Starting Anew, Part Two: A Long, Up & Down Summer
Trip Start Oct 24, 2005
336Trip End Ongoing
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Konrad was scheduled for his interview first, so he had to test run the untraveled route to the school on his own. As you may well know, Istanbul is gigantic -- a city of over 15 million people inevitably is. We live in what I consider the center, but that is definitely debatable. Our language school was pretty close to our house: a 35 minute walk or a 20 minute bus ride away. The school we were looking at was out in what once upon a time must have been the suburbs, but has since been absorbed by the city as urban sprawl has stretched its reach further and further out. In order to get to the school for the interview, we had to take a 15 minute bus from work, then transfer to another bus that took 45 minutes to get to the school.
With the transfers and waiting times taken into account, it took us about 1.5 hours to get there -- and, like the other schools in the city, they wanted the candidates to visit the school on three different occasions: once for the preliminary interview, once for the demo lesson, and once for the final interview with the school head. Once you've done the math, you quickly discover that the application process is very time consuming. We were lucky though: because it was the last week the teachers were around before the summer holiday kicked off, they fast tracked our applications and we didn't have to go in all three times. Konrad went in twice: once for the interview and once for the demo; I was able to get everything done all in the same day and only needed to make the commute once. Upon leaving that day, I knew that I'd been successful -- they told me that they would like to offer me the job. Konrad received similar feedback, so everything was looking up for us!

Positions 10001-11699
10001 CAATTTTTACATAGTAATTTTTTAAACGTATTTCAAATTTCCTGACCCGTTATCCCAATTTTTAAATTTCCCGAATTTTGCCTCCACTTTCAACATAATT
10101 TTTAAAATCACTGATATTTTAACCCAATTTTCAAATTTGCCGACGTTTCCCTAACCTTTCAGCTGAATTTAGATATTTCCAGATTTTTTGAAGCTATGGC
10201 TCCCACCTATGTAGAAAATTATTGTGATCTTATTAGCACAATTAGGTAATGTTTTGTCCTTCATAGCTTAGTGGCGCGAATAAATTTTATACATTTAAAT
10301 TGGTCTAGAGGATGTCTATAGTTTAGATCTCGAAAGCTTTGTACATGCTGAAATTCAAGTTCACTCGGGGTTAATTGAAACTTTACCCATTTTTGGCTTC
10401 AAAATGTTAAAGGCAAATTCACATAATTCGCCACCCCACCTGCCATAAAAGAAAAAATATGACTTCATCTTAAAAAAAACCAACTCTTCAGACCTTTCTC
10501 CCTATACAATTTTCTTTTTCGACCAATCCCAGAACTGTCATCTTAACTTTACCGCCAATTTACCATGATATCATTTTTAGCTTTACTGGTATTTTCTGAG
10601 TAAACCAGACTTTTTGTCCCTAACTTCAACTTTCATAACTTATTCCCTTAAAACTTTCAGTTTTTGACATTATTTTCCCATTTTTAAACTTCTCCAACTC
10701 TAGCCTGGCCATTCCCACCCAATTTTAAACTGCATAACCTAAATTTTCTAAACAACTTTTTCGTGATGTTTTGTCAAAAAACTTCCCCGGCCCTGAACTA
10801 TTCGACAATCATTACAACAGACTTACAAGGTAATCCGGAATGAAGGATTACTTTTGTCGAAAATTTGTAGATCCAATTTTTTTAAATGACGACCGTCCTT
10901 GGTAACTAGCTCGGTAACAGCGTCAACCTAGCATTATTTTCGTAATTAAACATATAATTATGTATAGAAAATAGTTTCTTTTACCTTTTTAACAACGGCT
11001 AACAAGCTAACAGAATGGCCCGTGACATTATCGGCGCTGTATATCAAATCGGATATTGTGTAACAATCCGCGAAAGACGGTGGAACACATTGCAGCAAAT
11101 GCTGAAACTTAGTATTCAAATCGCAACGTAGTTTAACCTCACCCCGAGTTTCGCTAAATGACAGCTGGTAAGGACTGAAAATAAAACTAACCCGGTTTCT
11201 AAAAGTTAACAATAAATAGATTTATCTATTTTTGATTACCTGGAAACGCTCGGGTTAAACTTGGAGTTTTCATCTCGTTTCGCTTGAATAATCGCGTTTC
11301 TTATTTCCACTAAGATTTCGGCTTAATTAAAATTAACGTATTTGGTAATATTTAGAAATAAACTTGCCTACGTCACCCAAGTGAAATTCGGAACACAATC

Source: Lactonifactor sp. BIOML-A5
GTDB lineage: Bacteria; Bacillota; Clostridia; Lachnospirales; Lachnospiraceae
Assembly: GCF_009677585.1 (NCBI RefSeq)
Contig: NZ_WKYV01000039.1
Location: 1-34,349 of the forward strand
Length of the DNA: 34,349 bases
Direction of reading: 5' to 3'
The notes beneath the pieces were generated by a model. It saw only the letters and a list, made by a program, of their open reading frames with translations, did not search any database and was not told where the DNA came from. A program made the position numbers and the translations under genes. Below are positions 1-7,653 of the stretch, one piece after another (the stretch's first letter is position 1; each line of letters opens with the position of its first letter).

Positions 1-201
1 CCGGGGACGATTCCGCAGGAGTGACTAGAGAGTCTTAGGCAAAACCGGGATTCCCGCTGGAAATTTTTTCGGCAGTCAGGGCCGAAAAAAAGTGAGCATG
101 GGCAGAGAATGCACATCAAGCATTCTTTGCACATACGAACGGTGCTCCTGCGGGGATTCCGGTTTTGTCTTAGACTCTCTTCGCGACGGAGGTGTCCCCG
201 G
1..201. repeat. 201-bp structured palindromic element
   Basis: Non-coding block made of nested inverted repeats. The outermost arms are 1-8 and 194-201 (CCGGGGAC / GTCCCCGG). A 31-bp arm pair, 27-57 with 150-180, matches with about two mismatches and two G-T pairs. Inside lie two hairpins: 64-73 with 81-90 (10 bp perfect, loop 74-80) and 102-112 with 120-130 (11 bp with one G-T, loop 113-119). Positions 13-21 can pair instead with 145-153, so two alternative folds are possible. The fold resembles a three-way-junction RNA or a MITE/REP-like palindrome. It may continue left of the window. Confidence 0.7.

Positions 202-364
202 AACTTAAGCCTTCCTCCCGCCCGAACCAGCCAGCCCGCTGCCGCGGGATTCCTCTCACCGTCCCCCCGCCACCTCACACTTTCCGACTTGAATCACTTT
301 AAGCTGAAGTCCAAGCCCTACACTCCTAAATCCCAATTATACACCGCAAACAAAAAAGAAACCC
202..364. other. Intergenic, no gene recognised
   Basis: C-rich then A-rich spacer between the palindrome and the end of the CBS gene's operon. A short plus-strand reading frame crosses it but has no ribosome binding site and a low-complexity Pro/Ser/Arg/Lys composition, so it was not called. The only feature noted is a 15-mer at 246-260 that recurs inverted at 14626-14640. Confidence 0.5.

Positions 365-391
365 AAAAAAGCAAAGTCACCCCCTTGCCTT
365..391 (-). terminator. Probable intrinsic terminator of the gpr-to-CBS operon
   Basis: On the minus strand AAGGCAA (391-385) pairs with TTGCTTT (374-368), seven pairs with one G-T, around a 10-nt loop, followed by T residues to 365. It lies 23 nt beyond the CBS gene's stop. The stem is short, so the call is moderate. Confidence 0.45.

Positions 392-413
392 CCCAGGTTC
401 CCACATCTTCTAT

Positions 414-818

However, the positive, happy-times vibe started to wane as the days ticked by without hearing anything from HR. It turned out we just needed to be patient: a little over a week after I went in for the demo/interview, I received an offer. Eight days after that, Konrad received his offer -- hurrah! We immediately got to work on the documents for the work permit and asked HR for some guidance when it came to the FBI check they told us was required. We hadn't needed one for our old work permits, but were told it was something new this year, so we did our best to find out what we could about how to get one. I was on the phone with different FBI branches and departments nearly every night for almost a week trying to sort out how long it would take to get and how we could submit all the necessary documents, including a very specific fingerprint form, from abroad.
During the course of the week, I was emailing HR at the school daily, updating them on what I'd discovered and asking them for further advice. By the end of the week, I'd figured out that we could either: 1) get a regular FBI check, which could take up to three months to turn around, or 2) we could pay a company to expedite the check for us, which would only take 24-48 hours to process, but it looked like it could only be done in the US. As I had been doing all week long, I passed this information along to HR and asked what they suggested we do based on what was required by the Ministry of Education's timeframe.
Following this exchange, Konrad received a rather negative email from HR at the end of that week, which made us feel like our jobs might be in jeopardy. We debated writing to the Head of English to ask if that were the case, but worried we might be overanxious and overstepping a bit, so we decided to wait a little bit and see. On Sunday afternoon, while we were at the islands with a huge group of friends, Konrad got an email retracting the offer. The reason given was that the school had to restructure as a result of a new government decision, which meant that the job he had been offered no longer existed. The email was a bit confusing and contradictory, also citing the length of time needed to process the FBI check as a problem. She wished him the best of luck with his career, never stating whether or not he would be considered for future positions.